Sexuality in Adolescence
National surveys reflect what adults probably already know: Teenagers are engaging in sexual activity. Fortunately, there is some good news in this area. The rates of teen pregnancy are down (from 85.7 per 1,000 women ages 15 to 19 in 1999 to 83.6 in 2000; Guttmacher Institute, 2004). Rates of 9th- through 12th-grade students who report having sexual intercourse are holding steady (46.7% in 2003 compared to 45.6% in 2001), and for those students reporting sexual activity in the past 3 months, use of condoms has increased (63% in 2003 compared to 57.9% in 2001). However, the number of youth who report first sexual intercourse before age 13 is ticking upward (from 6.6% in 2001 to 7.4% in 2003; Youth Risk Behavior Surveillance System, 2004). Teens are also still at high risk for sexually transmitted diseases (STDs) because they are likely to have multiple sexual partners, to have older sexual partners, and to engage in unprotected sex (CDC, 2003). More than half of new HIV infections occur in young people ages 15 to 24 years old. And, increasingly, this disease has a “female face.” Thirteen-to-19-year-old females worldwide account for a staggering 57% of new HIV infections and 48% of all new AIDS cases (CDC, 2002; UNAIDS, 2004).
So despite some declines, these reports indicate that young people are engaging in sexual practices in greater numbers and at earlier ages than generations before them (Nahom et al., 2001). Yet most adolescents do not have accurate information about the risks associated with these practices. This may not be too surprising, given adolescents’ egocentrism and their sense of invulnerability. A recent study published by the Washington, DC Urban Institute discovered that most teenagers did not believe that oral or anal sex was “real” sex. Thus, kids concluded, it was safe and had the added benefit of preserving girls’ virginity (see Gaiter, 2001). Fewer than one quarter of teenagers ages 16 to 24 indicate that they have any knowledge at all about HIV/AIDS, according to an MTV survey of 4,140 U.S., Asian, European, and Latin American youth. Approximately one third of the group believed that only drug users who shared needles could get it; 16% believed that only homosexuals contracted the disease. This ignorance exists within a climate of adult reluctance to discuss sexuality and exaggerated and, some say, degrading sexual saturation in movies, music, TV, and Internet, all of which bombard media-savvy teenagers (Brown, Steele, & Walsh-Childers, 2002).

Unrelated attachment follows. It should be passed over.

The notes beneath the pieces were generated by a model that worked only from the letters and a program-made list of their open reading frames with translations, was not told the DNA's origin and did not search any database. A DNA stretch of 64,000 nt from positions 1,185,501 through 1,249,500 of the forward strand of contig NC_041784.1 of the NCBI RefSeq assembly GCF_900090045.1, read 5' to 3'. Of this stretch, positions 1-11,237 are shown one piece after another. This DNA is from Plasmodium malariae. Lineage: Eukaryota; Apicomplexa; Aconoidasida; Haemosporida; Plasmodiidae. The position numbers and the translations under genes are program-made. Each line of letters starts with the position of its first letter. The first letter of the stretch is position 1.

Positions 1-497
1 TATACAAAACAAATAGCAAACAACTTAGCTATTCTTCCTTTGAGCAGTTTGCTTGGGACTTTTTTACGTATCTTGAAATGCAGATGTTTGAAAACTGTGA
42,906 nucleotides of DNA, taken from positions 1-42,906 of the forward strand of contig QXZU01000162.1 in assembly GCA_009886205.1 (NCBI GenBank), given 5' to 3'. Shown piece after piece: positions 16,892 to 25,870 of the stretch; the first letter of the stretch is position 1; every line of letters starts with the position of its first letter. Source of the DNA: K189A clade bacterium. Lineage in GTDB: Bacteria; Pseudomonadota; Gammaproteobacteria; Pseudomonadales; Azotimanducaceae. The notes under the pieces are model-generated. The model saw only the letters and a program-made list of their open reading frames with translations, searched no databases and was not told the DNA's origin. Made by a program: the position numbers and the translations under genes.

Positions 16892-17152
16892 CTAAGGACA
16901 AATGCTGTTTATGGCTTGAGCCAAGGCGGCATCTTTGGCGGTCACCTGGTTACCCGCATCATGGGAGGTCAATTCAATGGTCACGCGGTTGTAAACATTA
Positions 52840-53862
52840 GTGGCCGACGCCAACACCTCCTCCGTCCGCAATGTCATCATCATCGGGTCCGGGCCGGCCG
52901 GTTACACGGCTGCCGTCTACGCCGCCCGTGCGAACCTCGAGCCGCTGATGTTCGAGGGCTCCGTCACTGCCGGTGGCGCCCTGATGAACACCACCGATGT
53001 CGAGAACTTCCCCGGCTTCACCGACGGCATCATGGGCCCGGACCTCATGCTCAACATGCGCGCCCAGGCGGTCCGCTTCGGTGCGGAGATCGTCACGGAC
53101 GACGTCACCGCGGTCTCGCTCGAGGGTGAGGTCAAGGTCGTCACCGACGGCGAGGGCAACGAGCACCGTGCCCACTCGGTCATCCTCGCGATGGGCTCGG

Caring adults need to address this situation with a combination of information, vigilance, empathy, awareness, and authority. Counselors can establish a trusting, nonpunitive relationship that fosters sharing of information and reduces the anxiety involved in disclosing personal information. With respect to younger adolescents who are particularly dependent upon the support of adults, counselors must work to include a family member or other guardian in treatment. Given the earlier onset of puberty today, experts recommend that efforts to educate about health and sexuality begin at earlier ages, before or at pubertal onset both for boys and for girls (Susman, Dorn, & Schiefelbein, 2003).
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